These circumstances support the trial judge's exercise of discretion to allow fresh complaint testimony. See Commonwealth v. Amirault, 404 Mass. at 229, citing Commonwealth v. Lagacy, 23 Mass. App. Ct. 622 , 626 n.6 (1987); Commonwealth v. Dockham, 405 Mass. 618 , 625-627 (1989), and cases therein cited.
There are limits to fresh complaint testimony, and the defendant argues that they were exceeded. Kendrick's testimony, more than the mother's, provided many details about which the child either did not testify or testified differently. "In Massachusetts, unlike most jurisdictions, a witness may testify to the fact of a complaint and also to the details of the complaint" (footnote omitted). Commonwealth v. Licata, 412 Mass. 654 , 657 (1992), citing Commonwealth v. Bailey,
370 Mass. 388 , 391-392 (1976), and Commonwealth v. Lavalley, 410 Mass. 641 , 643 (1991).
We do not regard the details supplied by Kendrick (the child went to sleep wearing a nightgown and underwear, and when she was awakened by her father, both were undressed) as exceeding the limit of the rule that "only those details to which the victim has testified generally at trial are admissible as corroboration by way of evidence of a prior fresh complaint." Commonwealth v. Licata, 412 Mass. at 659 n.8, citing Commonwealth v. Kirouac, 405 Mass. 557 , 565 (1989), and Commonwealth v. Gardner, 30 Mass. App. Ct. 515 , 527 n.8 (1991). Moreover, the fact that these aspects of Kendrick's fresh complaint testimony were, in some respects, at variance with the child's testimony did not require their exclusion. The crucial point is that this testimony did not fill in any gaps in the Commonwealth's proof of the essential elements of the crime. See Commonwealth v. Bailey, 370 Mass. 388 , 396 (1976); Commonwealth v. Scanlon, 412 Mass. 664 , 670 (1992); Commonwealth v. Coleman, 30 Mass. App. Ct. 229 , 236 (1991). Moreover, we do not think that these details, when viewed with the child's testimony, were either "particularly inflammatory . . . [or] needlessly repeated." Commonwealth v. Scanlon, 412 Mass. at 671 n.5. Compare Commonwealth v. Gardner, 30 Mass. App. Ct. at 518-519, 527 n.8.
Both Kendrick and the mother also testified, however, to statements made to them by the child which cannot, under any circumstances, be deemed as details of the event to which she testified at trial. There is nothing in the child's testimony concerning any indecent touching by the defendant other than the incident which occurred at the Moraine Street residence sometime between May 20 and May 27, 1985. The fresh complaint testimony included reports by the child that the defendant had touched her breasts and buttocks at a time (while the family was residing on Foster Street) well prior to that specified in the criminal complaint.
This testimony was not corroborative of that given by the child, and it was not, therefore, within the permissible limits
of the Massachusetts rule. See Commonwealth v. Kirouac, 405 Mass. at 565; Commonwealth v. Scanlon, 412 Mass. at 671-672. Objections to the testimony were based upon a lack of promptness. There was an additional ground advanced as to Kendrick's testimony, but it was "inaudible." The trial judge's rulings, however, are clearly reported. He concluded that the conversations were admissible in their entirety. This conclusion was erroneous. See Commonwealth v. Gardner, 30 Mass. App. Ct. at 527 n.8.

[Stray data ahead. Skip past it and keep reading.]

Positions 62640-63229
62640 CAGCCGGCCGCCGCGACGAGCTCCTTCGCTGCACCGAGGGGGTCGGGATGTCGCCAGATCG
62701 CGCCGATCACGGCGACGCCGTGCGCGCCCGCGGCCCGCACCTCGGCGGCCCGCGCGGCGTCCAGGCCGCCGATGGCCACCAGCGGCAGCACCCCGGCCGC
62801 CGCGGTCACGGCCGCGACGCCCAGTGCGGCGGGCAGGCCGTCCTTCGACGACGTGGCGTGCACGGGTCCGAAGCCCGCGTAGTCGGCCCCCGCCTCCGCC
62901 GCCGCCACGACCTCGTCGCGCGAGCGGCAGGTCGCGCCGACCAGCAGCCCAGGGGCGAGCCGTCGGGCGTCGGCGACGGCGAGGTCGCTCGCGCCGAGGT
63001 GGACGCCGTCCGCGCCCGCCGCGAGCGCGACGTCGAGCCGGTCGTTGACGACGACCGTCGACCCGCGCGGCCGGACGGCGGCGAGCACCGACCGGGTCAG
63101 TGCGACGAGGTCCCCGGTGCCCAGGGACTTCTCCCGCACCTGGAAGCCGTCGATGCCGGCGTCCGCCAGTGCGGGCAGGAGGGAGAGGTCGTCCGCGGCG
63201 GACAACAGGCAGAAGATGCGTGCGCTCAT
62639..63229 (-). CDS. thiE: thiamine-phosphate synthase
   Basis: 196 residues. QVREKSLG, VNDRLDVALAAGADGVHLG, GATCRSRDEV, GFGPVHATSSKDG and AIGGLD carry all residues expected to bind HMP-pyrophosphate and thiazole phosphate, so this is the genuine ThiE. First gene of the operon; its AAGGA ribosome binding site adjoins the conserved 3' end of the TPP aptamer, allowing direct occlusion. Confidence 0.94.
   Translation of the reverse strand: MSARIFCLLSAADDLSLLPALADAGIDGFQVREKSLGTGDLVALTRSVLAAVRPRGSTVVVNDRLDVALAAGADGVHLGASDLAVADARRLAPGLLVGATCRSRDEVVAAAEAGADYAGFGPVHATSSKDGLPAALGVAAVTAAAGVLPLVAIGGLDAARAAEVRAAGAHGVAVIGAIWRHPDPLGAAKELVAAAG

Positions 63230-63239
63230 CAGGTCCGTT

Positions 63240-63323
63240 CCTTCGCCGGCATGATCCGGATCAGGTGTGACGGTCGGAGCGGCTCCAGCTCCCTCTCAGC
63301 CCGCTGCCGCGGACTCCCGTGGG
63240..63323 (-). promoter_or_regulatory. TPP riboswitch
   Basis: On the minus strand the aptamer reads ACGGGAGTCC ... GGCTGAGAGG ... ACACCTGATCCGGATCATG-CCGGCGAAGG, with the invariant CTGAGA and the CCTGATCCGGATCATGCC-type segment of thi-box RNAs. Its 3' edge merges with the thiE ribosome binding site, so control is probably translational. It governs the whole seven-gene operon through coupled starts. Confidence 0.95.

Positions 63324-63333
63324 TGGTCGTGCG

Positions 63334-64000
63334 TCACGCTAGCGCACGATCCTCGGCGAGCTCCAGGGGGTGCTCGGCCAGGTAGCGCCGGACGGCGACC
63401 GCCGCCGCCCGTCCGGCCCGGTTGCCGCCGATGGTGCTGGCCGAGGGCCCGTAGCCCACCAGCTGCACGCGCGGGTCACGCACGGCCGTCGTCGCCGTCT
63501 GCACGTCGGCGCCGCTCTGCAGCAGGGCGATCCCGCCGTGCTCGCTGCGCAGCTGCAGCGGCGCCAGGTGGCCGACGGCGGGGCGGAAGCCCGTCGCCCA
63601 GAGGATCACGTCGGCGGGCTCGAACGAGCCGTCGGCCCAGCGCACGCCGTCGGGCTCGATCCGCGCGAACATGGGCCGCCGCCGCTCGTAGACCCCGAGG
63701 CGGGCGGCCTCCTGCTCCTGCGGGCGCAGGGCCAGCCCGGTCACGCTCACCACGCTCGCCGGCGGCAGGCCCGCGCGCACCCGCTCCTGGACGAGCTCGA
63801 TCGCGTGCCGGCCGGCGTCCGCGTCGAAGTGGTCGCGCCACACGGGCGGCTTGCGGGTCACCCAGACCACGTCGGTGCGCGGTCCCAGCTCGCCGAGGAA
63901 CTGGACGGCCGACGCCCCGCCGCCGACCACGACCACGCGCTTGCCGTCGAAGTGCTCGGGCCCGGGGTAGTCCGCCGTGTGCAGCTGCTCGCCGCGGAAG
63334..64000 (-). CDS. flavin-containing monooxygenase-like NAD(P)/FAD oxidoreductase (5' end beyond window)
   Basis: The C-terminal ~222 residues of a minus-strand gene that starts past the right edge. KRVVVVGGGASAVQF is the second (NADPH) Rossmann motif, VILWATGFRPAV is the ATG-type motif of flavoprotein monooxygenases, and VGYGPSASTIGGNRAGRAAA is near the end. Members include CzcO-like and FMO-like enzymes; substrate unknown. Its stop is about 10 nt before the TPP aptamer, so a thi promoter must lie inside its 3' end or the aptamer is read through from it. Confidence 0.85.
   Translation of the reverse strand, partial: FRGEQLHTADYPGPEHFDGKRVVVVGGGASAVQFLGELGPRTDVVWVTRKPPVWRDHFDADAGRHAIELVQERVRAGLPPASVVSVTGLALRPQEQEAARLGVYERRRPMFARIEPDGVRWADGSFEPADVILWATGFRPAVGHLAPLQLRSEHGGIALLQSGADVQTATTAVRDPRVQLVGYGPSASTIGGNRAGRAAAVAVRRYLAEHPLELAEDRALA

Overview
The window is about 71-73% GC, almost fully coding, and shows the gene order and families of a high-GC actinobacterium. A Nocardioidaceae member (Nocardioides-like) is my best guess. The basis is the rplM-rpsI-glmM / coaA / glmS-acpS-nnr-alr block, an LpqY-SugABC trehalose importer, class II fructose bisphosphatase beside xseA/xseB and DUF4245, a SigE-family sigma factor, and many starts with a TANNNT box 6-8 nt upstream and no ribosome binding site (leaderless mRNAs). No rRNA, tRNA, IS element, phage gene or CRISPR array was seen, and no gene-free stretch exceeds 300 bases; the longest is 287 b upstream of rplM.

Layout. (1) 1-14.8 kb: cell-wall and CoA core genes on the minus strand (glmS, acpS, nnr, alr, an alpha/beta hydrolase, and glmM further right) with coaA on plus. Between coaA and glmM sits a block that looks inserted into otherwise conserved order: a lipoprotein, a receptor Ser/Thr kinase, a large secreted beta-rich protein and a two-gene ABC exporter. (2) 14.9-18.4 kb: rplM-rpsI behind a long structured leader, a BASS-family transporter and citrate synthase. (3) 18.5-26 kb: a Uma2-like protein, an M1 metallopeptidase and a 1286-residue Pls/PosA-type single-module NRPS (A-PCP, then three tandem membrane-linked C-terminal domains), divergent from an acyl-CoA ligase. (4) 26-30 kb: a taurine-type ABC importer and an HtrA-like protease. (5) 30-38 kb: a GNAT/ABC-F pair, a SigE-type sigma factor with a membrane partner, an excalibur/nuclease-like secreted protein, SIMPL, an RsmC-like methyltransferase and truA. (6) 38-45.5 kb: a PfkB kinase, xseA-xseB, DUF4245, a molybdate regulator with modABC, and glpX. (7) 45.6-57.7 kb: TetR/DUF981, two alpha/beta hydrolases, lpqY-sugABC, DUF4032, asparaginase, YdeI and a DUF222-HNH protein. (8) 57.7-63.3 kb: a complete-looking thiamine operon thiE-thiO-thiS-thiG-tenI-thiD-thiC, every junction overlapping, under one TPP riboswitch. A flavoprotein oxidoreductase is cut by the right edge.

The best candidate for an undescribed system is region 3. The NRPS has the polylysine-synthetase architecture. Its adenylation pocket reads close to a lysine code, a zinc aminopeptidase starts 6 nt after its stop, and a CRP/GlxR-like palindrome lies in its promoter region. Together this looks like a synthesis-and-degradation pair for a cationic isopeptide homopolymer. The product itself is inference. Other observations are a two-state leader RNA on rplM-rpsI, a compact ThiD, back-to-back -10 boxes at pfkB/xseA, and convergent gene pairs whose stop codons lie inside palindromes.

It makes no difference in our analysis whether a proper objection was taken. See Commonwealth v. Freeman, 352 Mass. 556 , 563-564 (1967). There is a very substantial risk that the jury relied on the inadmissible reference to a prior indecent touching to convict the defendant of the identical offense under consideration. The improper reference was exacerbated by the trial judge's instructions to the jury on the elements of the crime: "An indecent act is one that is fundamentally offensive to contemporary standards of decency and moral values. It is behavior which the common sense of society would regard as immodest, immoral and improper. An assault and battery is indecent if it involves touching the portions of the anatomy commonly thought private, such as a person's genital area or the breast of a female." The inadmissible testimony, that the defendant allegedly touched the child's breasts and buttocks on a prior occasion, could have been taken as proof of the indecent touching charged in the criminal complaint.
Moreover, there is nothing in the fresh complaint instructions or the charge in its entirety which provides us with a reliable basis for concluding that the risk was somehow ameliorated. Additionally, it was the defendant's theory of defense that the child's complaint was instigated by the mother, who was motivated by her recent argument with and separation from the defendant. Defense counsel stressed discrepancies in the child's testimony and the vagueness of her memory. Moreover, there is the dangerous possibility that the opinion of the Commonwealth's expert, that the child
was more aware of sexual matters than the "typical" child her age, might have given credence to the unsupported inadmissible hearsay. For these reasons, we conclude that the improper reference to a prior indecent assault and battery was so prejudicial as to require reversal of the conviction. Contrast Commonwealth v. Scanlon, 412 Mass. at 671-672. 3. Other issues. Although the defendant has raised other issues on appeal, we consider only those which might recur at any retrial. The defendant has not clearly identified an error in the trial judge's ruling concerning the testimony of the Commonwealth's expert. If the claim is that the witness went beyond the area established by the motion in limine, it is unsupported by the transcript. As for the admissibility of the testimony itself, it is enough to state that the trial judge did not abuse his discretion. See Commonwealth v. Dockham, 405 Mass. at 628-630; Commonwealth v. Lewandowski, 22 Mass. App. Ct. 148 , 150-151 (1986).
It appears from the defendant's first motion for a new trial that he claims to be hearing-impaired. In denying the motion, the trial judge made detailed findings of fact in support of his conclusion that the defendant had been able to hear throughout the proceedings. It has not been shown that those findings are erroneous. However, in an abundance of caution and in light of the passage of time between those findings and any retrial, we think that the defendant should be allowed to show whether his hearing impairment, if any, has so worsened that he has need for the appointment of an interpreter under G. L. c. 221, Section 92A. Judgment reversed.
Verdict set aside.